CPA’s Unhappy End
In the last month Sudan’s Government has forfeited the title “˜of National Unity.’ Cooperation between the NCP and SPLM hardly exists even in name. This week poses an important test of whether it warrants the name “˜Government’ at all.
Sudan long ago failed many of the basic tests of governance. It doesn’t possess a monopoly on the use of force, doesn’t command the allegiance of large sections of its citizenry. But one test that it usually meets is paying the salaries of civil servants for the most important Muslim holiday, the Eid al Adha. This year the Eid falls at the end of this week, probably on Friday 27th. Muslims are expected to buy and slaughter a sheep. When the Eid falls towards the end of the month, established practice is for employers to pay salaries early so that employees can have cash in hand for the holiday. This year, the government hasn’t yet met this obligation. It seems to have run out of cash itself.
This shortcoming is all the more striking when we note what has happened to public spending since the CPA. Due to the oil boom, all components of expenditure were expanding between 2000 and 2008. After the CPA, international donors pledged huge amounts for post-war reconstruction. Many of those pledges were not met, but the high price of oil more than compensated for any shortfall. Khartoum and Juba could have financed the peace dividend themselves without international assistance.
In fact, the pattern of post-CPA expenditure has been very different. The budget categories that have expanded most rapidly, taking up the great majority of the additional spending, are salaries and security/defence. Both the Federal Government and the Government of South Sudan have treated peace as an obligation to put vast numbers of people on the official payroll. Capital spending has been neglected, with the notable exceptions of the oilfields, the Merowe dam, and infrastructure in and around Khartoum.
Much of this spending pattern reflects the commitments in the CPA, DPA and ESPA. “˜Power sharing’ consists largely of creating vast numbers of new governmental positions. Federalism is another mechanism with similar logic. Almost the whole spending of state governments, and even more so lower levels of administration, is on personnel. Peace agreements are vast employment generation schemes, jobs for the boys.
There must be a better way of designing a peace agreement, than as a patronage based buyout. But, given that this is the agreement that Sudan has got, it should be made to work.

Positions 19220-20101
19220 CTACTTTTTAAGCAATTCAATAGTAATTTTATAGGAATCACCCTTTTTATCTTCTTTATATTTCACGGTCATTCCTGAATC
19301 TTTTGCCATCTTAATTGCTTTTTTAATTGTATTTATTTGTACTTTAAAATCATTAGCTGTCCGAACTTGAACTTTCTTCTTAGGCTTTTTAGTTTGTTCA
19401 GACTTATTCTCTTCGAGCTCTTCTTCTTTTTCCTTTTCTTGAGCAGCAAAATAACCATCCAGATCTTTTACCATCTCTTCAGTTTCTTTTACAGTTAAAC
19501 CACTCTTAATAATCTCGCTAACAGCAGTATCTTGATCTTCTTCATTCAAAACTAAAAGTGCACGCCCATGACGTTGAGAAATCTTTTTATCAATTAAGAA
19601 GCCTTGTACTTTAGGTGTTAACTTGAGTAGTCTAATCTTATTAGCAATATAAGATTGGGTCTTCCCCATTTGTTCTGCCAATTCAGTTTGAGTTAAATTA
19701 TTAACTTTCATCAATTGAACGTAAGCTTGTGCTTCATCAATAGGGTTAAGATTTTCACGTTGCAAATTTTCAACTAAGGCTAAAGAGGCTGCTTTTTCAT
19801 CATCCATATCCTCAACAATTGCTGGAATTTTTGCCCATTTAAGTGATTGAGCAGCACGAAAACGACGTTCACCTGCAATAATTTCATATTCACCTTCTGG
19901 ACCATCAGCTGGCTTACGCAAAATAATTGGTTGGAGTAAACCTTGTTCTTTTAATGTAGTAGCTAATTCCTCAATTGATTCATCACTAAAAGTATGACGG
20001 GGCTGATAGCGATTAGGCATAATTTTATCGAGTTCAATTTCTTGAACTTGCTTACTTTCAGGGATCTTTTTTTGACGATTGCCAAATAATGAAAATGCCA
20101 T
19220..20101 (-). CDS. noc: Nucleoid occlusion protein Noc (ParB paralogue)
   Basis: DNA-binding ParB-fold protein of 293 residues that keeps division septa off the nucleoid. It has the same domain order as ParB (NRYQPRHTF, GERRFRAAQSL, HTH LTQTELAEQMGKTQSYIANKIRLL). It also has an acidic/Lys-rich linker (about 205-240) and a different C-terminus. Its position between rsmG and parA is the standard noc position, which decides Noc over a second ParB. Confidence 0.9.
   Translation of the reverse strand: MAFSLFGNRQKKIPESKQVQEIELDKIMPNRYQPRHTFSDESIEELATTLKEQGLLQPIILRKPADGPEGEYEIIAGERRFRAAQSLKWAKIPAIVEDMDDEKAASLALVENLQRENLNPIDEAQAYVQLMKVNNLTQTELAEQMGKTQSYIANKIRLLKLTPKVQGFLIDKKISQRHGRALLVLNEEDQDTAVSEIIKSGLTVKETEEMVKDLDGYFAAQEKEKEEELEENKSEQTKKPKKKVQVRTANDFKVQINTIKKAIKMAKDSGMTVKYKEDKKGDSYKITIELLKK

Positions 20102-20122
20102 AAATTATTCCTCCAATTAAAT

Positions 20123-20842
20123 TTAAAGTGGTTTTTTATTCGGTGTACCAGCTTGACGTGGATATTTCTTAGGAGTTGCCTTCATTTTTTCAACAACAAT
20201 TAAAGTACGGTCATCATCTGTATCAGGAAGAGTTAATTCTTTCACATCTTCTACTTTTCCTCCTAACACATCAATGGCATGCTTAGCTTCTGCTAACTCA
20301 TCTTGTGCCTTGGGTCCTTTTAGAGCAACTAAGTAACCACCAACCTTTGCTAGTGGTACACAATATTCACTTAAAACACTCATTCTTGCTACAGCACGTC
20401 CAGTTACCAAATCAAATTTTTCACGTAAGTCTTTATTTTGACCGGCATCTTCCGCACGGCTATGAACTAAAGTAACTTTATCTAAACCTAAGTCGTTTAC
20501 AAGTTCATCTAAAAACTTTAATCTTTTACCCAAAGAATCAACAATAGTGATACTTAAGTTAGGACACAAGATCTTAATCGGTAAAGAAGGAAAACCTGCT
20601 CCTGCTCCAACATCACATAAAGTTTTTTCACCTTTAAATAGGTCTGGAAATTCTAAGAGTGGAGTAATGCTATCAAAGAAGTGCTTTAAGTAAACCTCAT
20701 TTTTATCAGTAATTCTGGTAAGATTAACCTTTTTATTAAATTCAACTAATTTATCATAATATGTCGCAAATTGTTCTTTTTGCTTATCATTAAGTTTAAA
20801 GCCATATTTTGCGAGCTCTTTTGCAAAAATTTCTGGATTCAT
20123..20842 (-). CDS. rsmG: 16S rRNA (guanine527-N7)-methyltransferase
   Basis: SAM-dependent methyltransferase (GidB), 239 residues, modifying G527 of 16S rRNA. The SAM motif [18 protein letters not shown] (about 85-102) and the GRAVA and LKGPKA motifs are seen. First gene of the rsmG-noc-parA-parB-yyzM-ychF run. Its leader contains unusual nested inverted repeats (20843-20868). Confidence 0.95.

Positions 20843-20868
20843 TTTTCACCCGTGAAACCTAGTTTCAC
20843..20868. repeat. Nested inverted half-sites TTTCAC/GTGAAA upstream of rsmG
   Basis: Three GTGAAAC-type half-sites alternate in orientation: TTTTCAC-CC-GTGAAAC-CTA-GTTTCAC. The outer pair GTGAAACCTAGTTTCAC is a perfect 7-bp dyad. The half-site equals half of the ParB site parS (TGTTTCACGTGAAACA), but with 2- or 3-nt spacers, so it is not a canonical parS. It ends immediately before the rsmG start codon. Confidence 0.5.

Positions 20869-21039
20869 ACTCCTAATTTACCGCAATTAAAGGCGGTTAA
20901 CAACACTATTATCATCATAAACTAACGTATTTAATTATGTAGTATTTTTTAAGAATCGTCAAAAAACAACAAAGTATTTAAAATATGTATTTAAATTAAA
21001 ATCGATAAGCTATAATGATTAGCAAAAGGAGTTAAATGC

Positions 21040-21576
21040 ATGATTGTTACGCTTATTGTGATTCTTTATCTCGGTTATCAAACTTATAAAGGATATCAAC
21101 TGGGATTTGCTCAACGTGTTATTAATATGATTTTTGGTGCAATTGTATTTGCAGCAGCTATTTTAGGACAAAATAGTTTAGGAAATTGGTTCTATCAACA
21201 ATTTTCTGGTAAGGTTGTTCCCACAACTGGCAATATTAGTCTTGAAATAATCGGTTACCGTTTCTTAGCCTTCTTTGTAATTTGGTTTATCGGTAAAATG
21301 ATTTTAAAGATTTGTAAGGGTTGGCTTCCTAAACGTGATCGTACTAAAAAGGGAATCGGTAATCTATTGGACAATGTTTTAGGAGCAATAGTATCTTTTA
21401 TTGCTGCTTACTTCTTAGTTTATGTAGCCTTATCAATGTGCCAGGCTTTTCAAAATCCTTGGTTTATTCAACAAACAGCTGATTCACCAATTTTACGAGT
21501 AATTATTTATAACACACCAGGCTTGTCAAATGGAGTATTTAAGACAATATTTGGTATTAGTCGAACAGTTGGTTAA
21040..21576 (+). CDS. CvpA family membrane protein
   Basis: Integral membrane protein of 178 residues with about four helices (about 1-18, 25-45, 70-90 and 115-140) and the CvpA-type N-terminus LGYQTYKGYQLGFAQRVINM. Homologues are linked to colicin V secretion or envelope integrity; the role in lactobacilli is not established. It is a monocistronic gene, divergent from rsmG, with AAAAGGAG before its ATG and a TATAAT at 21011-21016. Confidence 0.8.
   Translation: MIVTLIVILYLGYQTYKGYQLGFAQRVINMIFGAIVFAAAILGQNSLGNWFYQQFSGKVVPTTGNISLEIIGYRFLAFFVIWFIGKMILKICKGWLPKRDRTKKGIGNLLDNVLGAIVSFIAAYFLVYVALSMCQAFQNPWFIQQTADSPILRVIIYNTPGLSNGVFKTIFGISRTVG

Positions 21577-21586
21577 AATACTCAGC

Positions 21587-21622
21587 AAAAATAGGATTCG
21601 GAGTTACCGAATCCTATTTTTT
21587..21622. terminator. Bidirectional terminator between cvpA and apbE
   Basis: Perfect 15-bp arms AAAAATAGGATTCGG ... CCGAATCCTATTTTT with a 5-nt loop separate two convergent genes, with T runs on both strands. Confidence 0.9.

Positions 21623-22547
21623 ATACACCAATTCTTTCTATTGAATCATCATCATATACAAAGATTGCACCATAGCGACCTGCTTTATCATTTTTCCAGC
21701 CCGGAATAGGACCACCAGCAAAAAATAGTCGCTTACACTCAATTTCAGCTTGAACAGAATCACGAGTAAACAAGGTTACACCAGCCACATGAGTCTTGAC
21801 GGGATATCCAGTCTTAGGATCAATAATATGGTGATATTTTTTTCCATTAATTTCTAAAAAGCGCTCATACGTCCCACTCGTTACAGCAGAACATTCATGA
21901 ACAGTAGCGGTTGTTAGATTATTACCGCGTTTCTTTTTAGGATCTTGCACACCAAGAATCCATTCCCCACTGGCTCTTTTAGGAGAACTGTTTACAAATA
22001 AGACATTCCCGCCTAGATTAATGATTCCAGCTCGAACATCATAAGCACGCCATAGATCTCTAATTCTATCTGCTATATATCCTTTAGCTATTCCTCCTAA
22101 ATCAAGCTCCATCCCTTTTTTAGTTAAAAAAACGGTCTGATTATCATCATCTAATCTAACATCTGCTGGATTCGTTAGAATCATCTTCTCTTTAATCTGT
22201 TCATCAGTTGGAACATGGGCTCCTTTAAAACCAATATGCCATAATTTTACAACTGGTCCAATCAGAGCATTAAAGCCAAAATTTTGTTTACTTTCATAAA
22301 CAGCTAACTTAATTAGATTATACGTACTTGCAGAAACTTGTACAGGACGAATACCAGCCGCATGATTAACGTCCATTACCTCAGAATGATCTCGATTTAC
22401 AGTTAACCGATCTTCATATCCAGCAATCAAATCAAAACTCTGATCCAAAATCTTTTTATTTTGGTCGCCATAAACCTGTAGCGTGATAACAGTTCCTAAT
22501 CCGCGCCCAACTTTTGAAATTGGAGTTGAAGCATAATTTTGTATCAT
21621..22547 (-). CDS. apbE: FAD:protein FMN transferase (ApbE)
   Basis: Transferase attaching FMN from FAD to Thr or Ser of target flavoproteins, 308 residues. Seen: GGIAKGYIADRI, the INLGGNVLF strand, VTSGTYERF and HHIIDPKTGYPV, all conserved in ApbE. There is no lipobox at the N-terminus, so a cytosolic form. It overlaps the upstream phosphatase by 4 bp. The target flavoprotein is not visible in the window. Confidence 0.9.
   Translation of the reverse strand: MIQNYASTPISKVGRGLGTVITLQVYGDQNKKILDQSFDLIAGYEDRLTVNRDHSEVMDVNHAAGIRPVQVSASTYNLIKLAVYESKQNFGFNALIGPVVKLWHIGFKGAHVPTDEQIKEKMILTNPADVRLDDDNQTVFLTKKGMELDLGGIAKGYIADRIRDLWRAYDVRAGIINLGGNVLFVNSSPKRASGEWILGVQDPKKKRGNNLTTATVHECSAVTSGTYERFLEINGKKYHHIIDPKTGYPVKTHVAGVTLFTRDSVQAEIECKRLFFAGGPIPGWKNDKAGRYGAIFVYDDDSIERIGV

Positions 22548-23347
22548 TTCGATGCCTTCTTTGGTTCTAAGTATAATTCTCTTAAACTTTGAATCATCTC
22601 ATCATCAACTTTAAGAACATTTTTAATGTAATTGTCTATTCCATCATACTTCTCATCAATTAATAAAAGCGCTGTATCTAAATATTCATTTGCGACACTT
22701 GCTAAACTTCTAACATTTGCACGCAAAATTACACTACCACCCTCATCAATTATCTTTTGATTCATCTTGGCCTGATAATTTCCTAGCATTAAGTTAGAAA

Security and defence spending is less easy to analyze, but it appears that a disproportionately high level of it consists of putting soldiers, policemen and paramilitaries on the payroll. Considerable amounts of this are off-budget, and the recipients of this largesse are not on official record.
A vast expansion of public sector employment is Sudan’s peace dividend. If this were consolidating peace it would be politically justifiable, despite the economic distortions it brings. But, in advance of the 2010 elections and 2011 referendum, and with the NCP facing political-military challenges in Darfur, this spending resembles more than anything a kind of loyalty payments arms race. Both the NCP and SPLM are trying to extend their patronage systems as much as possible, competing with one another and the various other political parties and armed movements. This spending represents an ever-higher proportion of the budget.
In Sudan’s political marketplace, political competition is driving up the demand for loyalty, and consequently the price. The costs of simply running the patronage based political system are consuming the resources available to Khartoum and Juba, and more. At some point the Government will no longer have the money to pay the bill.
When a government fails to pay soldiers and militiamen, or cannot provide enough to satisfy its local powerbrokers, we would expect an increasing pace of rural violence. When a government fails to pay its civil servants, on the eve of the year’s biggest festival, we would expect its legitimacy to be compromised among those who should be its main constituency. (A failing compounded by a sudden increase in the price of sugar, another barometer of meeting basic needs.) And insofar as the public sector payroll is the chief dividend of the CPA for the citizenry, such a failure also marks a milestone in the decay of that agreement.
I hope that for the sake of the many thousands of Sudanese civil servants who depend on a timely salary payment to be able to celebrate the Eid properly, that the Sudan Government finds a way to pay its bills, in the few days left before the holiday. Equally, it must do so for the sake of the CPA.